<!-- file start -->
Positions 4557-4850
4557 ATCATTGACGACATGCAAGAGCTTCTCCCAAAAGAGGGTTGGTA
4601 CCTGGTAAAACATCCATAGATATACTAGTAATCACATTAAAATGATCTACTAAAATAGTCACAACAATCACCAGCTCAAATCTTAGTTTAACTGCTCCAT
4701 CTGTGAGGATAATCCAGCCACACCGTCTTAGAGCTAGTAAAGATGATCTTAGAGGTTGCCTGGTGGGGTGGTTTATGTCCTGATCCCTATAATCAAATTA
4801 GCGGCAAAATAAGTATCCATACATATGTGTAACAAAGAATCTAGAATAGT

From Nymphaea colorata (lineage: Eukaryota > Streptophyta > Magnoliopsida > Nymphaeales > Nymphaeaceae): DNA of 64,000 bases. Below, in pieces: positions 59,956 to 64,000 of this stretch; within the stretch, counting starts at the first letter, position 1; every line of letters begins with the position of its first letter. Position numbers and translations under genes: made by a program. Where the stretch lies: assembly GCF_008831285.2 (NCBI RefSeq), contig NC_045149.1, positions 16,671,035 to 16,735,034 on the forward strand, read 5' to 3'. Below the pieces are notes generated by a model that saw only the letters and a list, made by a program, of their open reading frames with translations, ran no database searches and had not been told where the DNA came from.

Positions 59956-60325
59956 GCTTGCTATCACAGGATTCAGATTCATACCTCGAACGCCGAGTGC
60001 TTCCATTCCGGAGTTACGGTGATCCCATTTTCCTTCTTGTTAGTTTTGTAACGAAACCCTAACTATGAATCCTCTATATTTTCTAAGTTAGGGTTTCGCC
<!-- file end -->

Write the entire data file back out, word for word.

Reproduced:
Positions 4557-4850
4557 ATCATTGACGACATGCAAGAGCTTCTCCCAAAAGAGGGTTGGTA
4601 CCTGGTAAAACATCCATAGATATACTAGTAATCACATTAAAATGATCTACTAAAATAGTCACAACAATCACCAGCTCAAATCTTAGTTTAACTGCTCCAT
4701 CTGTGAGGATAATCCAGCCACACCGTCTTAGAGCTAGTAAAGATGATCTTAGAGGTTGCCTGGTGGGGTGGTTTATGTCCTGATCCCTATAATCAAATTA
4801 GCGGCAAAATAAGTATCCATACATATGTGTAACAAAGAATCTAGAATAGT

From Nymphaea colorata (lineage: Eukaryota > Streptophyta > Magnoliopsida > Nymphaeales > Nymphaeaceae): DNA of 64,000 bases. Below, in pieces: positions 59,956 to 64,000 of this stretch; within the stretch, counting starts at the first letter, position 1; every line of letters begins with the position of its first letter. Position numbers and translations under genes: made by a program. Where the stretch lies: assembly GCF_008831285.2 (NCBI RefSeq), contig NC_045149.1, positions 16,671,035 to 16,735,034 on the forward strand, read 5' to 3'. Below the pieces are notes generated by a model that saw only the letters and a list, made by a program, of their open reading frames with translations, ran no database searches and had not been told where the DNA came from.

Positions 59956-60325
59956 GCTTGCTATCACAGGATTCAGATTCATACCTCGAACGCCGAGTGC
60001 TTCCATTCCGGAGTTACGGTGATCCCATTTTCCTTCTTGTTAGTTTTGTAACGAAACCCTAACTATGAATCCTCTATATTTTCTAAGTTAGGGTTTCGCC